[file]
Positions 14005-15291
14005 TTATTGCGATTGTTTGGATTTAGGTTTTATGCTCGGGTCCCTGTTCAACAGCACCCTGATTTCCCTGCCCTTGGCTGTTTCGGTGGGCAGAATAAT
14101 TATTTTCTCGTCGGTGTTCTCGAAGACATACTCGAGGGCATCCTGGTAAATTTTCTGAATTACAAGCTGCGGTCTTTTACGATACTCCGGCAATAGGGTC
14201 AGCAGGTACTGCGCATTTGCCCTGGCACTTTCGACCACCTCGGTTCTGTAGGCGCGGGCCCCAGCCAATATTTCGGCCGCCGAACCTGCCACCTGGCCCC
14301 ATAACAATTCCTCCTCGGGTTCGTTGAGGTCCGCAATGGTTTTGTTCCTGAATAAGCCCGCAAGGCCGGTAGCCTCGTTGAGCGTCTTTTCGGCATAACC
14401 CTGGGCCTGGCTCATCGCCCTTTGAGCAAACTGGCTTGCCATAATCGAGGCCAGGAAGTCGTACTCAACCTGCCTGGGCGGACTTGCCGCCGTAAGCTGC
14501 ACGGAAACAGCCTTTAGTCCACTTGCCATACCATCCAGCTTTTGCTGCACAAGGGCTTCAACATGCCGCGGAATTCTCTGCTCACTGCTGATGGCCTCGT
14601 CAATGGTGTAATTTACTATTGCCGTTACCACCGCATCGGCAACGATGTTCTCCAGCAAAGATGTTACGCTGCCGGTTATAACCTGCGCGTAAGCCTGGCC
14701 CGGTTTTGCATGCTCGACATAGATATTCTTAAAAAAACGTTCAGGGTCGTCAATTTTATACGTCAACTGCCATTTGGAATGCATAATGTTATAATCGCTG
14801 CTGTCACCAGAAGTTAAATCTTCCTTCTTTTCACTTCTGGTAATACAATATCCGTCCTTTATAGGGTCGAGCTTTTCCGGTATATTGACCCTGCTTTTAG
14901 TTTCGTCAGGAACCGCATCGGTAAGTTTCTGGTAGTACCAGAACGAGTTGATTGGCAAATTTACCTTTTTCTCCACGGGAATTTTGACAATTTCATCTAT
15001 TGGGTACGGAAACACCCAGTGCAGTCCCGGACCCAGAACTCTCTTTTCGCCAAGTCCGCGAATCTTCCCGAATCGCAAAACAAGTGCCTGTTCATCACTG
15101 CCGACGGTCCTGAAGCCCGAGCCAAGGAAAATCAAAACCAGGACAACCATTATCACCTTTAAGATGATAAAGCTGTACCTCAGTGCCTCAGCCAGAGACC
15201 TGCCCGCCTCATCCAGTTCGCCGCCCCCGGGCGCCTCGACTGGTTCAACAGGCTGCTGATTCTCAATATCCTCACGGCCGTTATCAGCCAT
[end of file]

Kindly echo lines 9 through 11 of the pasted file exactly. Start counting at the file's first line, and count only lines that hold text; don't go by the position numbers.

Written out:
14701 CGGTTTTGCATGCTCGACATAGATATTCTTAAAAAAACGTTCAGGGTCGTCAATTTTATACGTCAACTGCCATTTGGAATGCATAATGTTATAATCGCTG
14801 CTGTCACCAGAAGTTAAATCTTCCTTCTTTTCACTTCTGGTAATACAATATCCGTCCTTTATAGGGTCGAGCTTTTCCGGTATATTGACCCTGCTTTTAG
14901 TTTCGTCAGGAACCGCATCGGTAAGTTTCTGGTAGTACCAGAACGAGTTGATTGGCAAATTTACCTTTTTCTCCACGGGAATTTTGACAATTTCATCTAT